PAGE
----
Noureddine Bhiri

Tunisia: Ex-minister in detention for critical remarks

On February 13, Tunisian security forces arrested former Justice Minister Noureddine Bhiri and leader of Ennahdha opposition party after they raided his house in Tunis. A judge questioned Noureddine Bhiri the following day over critical public remarks he had made, accusing him of seeking to “change the form of government”. On the same day, a judge ordered his detention. Noureddine Bhiri has since been held in pretrial detention. On August 30, an Accusation Chamber of the Tunis Appeal Court referred his case to an investigating judge of the Tunis First Instance Court to confirm evidence against him. He has not yet been formally indicted or referred to trial. The Tunisian authorities must immediately release Noureddine Bhiri and drop the bogus charges against him as they are based solely on the peaceful exercise of his rights to freedom of expression and assembly.

Here’s what you can do:

Write to the President of the Republic of Tunisia urging him to:

  • Immediately release Noureddine Bhiri and drop all bogus charges against him.
  • Pending his release, ensure that he receives any medical treatment he may require and continue to allow him regular visits from family and lawyers.

Write to:

President of the Republic Kais Saied

Route de la Goulette

Site archéologique de Carthage, Tunisie


Twitter: @TnPresidency

Salutation: Your Excellency:

And copy:


Counsellor & Chargé d’affaires, a.i.

Embassy of the Republic of Tunisia

515 O’Connor Street

Ottawa, ON K1S 3P8

Tel: (613) 237-0330, -0332 Fax: (613) 237-7939



Noureddine Bhiri (64) is a leading member of the main opposition party Ennahda and former Minister of Justice from 2011 to 2013 who served under a coalition government created following the ouster of long-time ruler Zine el Abidine Ben Ali on January 14, 2011. Noureddine Bhiri is a lawyer and standing member of the Tunisian Bar Association.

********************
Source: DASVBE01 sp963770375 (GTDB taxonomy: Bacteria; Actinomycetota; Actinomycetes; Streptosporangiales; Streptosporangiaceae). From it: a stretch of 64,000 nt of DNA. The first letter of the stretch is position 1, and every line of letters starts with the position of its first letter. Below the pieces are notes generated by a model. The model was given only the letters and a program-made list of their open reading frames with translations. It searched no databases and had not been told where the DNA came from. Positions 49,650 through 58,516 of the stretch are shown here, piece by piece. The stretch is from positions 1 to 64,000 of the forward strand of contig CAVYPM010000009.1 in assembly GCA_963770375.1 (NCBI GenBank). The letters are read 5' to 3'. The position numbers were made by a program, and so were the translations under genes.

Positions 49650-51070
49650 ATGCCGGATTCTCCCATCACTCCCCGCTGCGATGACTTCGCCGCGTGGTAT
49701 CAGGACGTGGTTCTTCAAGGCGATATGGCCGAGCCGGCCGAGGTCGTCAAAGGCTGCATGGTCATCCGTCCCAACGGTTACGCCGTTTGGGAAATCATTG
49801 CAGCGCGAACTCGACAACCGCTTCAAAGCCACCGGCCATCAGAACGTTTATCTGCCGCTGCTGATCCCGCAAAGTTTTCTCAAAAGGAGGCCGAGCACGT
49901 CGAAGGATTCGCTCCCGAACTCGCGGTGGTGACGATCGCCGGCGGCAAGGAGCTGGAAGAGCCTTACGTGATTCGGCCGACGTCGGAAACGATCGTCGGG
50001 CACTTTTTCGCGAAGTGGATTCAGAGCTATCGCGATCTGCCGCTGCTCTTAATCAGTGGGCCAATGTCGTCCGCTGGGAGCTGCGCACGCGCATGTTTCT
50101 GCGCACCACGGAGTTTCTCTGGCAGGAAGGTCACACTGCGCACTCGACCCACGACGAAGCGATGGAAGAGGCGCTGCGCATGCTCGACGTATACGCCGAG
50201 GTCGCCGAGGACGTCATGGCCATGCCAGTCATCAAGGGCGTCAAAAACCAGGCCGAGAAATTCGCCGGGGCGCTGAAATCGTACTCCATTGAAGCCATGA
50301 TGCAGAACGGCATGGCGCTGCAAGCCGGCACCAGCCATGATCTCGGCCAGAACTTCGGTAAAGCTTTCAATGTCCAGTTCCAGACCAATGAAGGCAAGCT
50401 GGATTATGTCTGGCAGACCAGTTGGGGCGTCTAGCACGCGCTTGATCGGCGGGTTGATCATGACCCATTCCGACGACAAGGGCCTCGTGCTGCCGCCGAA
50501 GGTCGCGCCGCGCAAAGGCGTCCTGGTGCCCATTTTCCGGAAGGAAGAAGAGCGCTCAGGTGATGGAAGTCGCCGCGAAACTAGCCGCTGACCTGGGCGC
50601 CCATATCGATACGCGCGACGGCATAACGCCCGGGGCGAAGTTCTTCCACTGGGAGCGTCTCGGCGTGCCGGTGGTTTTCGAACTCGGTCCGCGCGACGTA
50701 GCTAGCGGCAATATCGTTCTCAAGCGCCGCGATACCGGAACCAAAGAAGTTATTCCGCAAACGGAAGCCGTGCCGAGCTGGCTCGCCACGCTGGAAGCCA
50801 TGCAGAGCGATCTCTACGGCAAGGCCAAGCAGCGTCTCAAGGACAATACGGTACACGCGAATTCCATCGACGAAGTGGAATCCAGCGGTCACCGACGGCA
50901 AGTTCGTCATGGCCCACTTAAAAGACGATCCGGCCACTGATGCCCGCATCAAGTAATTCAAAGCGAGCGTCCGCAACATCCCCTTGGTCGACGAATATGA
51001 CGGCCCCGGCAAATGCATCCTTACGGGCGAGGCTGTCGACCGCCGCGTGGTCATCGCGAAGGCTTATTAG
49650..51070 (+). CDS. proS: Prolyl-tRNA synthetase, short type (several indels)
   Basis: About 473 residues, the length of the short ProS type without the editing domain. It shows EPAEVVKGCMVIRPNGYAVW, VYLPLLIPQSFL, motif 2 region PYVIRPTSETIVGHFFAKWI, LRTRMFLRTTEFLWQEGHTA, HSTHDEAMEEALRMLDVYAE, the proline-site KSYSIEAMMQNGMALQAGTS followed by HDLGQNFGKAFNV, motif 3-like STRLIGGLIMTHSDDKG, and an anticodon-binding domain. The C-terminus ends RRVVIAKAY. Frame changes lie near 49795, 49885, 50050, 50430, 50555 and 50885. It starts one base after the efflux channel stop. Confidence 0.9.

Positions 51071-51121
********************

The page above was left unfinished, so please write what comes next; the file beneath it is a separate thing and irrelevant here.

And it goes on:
He had also previously served as vice-president of Ennahdha, which had a majority in parliament before President Kais Saied suspended it on July 25, 2021 citing emergency powers under Article 80 of the Constitution. The party has criticized President Saied’s concentration of powers since the July 2021 suspension of parliament, calling it a coup.

The arrest of Noureddine Bhiri on February 23, 2023 and his subsequent detention stem from critical online remarks that the authorities claim he had posted on January 08, 2023 on his private Facebook page, around the time of a demonstration organized by members of the National Salvation Front, an opposition coalition. In the post, he calls for “peaceful resistance against the coup”. He says that “people shouldn’t be afraid of the coup and that they need leadership”. The Facebook post is fully protected by international human rights law.

Unlawful detention

Noureddine Bhiri has long suffered from diabetes and high blood pressure, and normally takes regular medication for both ailments. His health is at risk. Under international law, and most specifically the International Covenant on Civil and Political Rights (ICCPR), and the African Charter on Human and Peoples’ Rights to which Tunisia is a state party, everyone has the right to freedom of expression and freedom from arbitrary detention.

Noureddine Bhiri had already experienced arbitrary arrest and house arrest when men in civilian clothing arrested him and another man Fathi Beldi, a former Interior Ministry official, on December 31, 2021, and held them both at undisclosed locations for two days. On January 02, 2022, authorities placed both men under house arrest. On March 07, 2022, the Ministry of Interior lifted the house arrest and Tunisian authorities eventually filed no formal charges against both men, formally releasing both men.

On July 25, 2021, President Saied claimed emergency powers that he said were granted to him by Tunisia’s 2014 Constitution. Since then, authorities have opened criminal investigations against at least 74 opposition figures and other perceived enemies of the president, including some 44 people accused of crimes in connection with the peaceful exercise of their human rights.